Convenience vs. Security

Some forms of MFA are more secure than others, while others are more convenient for users. But why does convenience matter? Well, let's consider passwords again. If everyone always created a 20-digit, unique, and complex password (no dictionary words or the name of your favorite sports team) for every account, the need for MFA would be far less.

There is often a compromise between security and user friction. The more friction you add, the more users will take shortcuts compromising security, and you are back to square one.

For example, SMS-based authentication is by far the most popular form of MFA today, and it's very convenient for users. Everyone has mobile devices they carry with them throughout the day. However, SMS-based authentication is less secure than some other forms, like security keys. This is because malware exists that can clone SIM cards, allowing hackers to obtain your MFA text messages. Of course, most fledgling hackers are unlikely to go to these lengths, but some will.

A security key is a physical key that you insert into your PC or mobile device to authenticate your login. And a Google study found that a security key is more secure than SMS-based authentication, blocking 100% of attacks compared with 76-100% for SMS-based authentication. However, a security key isn't very convenient for users - it's easy to forget or lose. As a result, something in between is often more appropriate - like an authentication app.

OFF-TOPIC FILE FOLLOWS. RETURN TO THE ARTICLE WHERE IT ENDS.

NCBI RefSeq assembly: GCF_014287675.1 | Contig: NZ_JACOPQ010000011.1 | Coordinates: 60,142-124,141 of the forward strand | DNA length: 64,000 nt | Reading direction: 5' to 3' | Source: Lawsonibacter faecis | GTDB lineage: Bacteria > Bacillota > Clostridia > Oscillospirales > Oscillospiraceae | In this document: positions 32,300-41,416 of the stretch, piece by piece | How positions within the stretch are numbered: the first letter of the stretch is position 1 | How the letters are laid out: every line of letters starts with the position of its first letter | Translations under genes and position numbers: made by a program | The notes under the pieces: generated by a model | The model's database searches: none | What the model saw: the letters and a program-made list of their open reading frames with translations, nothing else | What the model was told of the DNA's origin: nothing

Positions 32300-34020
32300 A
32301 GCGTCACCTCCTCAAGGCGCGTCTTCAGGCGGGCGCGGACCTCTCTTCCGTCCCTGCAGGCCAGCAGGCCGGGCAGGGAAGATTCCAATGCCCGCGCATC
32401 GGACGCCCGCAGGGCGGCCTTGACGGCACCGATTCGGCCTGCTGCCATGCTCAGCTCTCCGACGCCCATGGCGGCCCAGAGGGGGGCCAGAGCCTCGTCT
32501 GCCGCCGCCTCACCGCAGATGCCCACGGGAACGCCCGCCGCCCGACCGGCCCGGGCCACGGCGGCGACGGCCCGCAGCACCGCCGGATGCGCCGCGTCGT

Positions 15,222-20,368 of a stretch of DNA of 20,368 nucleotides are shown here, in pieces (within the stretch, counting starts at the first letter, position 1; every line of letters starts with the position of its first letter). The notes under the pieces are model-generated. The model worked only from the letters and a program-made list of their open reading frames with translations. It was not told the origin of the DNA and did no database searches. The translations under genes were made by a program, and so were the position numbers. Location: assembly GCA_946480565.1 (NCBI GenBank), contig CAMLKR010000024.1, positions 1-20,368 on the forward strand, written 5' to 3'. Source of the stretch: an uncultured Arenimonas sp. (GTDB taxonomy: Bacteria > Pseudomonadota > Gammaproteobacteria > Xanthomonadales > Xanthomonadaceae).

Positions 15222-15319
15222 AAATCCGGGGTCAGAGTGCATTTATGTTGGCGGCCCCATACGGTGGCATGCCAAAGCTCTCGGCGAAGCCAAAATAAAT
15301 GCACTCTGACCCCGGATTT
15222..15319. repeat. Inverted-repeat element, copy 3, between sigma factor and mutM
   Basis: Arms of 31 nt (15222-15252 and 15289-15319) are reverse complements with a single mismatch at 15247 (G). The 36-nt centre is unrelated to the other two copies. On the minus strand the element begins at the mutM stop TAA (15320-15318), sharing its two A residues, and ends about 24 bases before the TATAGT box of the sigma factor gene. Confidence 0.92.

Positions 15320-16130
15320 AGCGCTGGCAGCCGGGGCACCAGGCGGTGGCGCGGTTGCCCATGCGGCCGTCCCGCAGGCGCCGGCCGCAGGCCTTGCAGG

What Types of Threats Does MFA Protect Against?

MFA protects against many attack types, but let's dive into some of the more common ones.


Phishing attacks top lists most years as the most common type of attack seen in data breaches. In a phishing attack, the cybercriminals impersonate a trusted entity and try to fool the victim into taking an action that benefits the attacker. For example, they might impersonate a vendor and email someone on a company's accounting team asking for payment.

As part of the attack, they may send a link to a fake payment website where the user will enter their credentials, handing them over to the hacker. The hacker will then use those credentials on the legitimate website to authorize payment. But with MFA deployed, the hacker won't be able to progress into the account.

Brute Force Attacks

In a brute force attack, cybercriminals use automated programs to try many different username and password combinations, hoping they will stumble across a correct one and gain entry to the system. But, again, even if they successfully find a working combination, MFA stops them from progressing further.


Here, attackers install a virus that captures every keystroke on the user's device, including usernames and passwords. The keylogger will also catch any one-time SMS codes the user inputs, but again, those codes are useless after one use.

Wrapping Up

Here is the bottom line. Multi-factor Authentication is an essential component of a robust cybersecurity strategy. By requiring users to provide two or more factors to authenticate their identity, MFA significantly reduces the risk of unauthorized access and data breaches. With the increasing frequency and sophistication of cyber-attacks, organizations of all sizes and industries should adopt Multi-Factor Authentication to safeguard their sensitive data.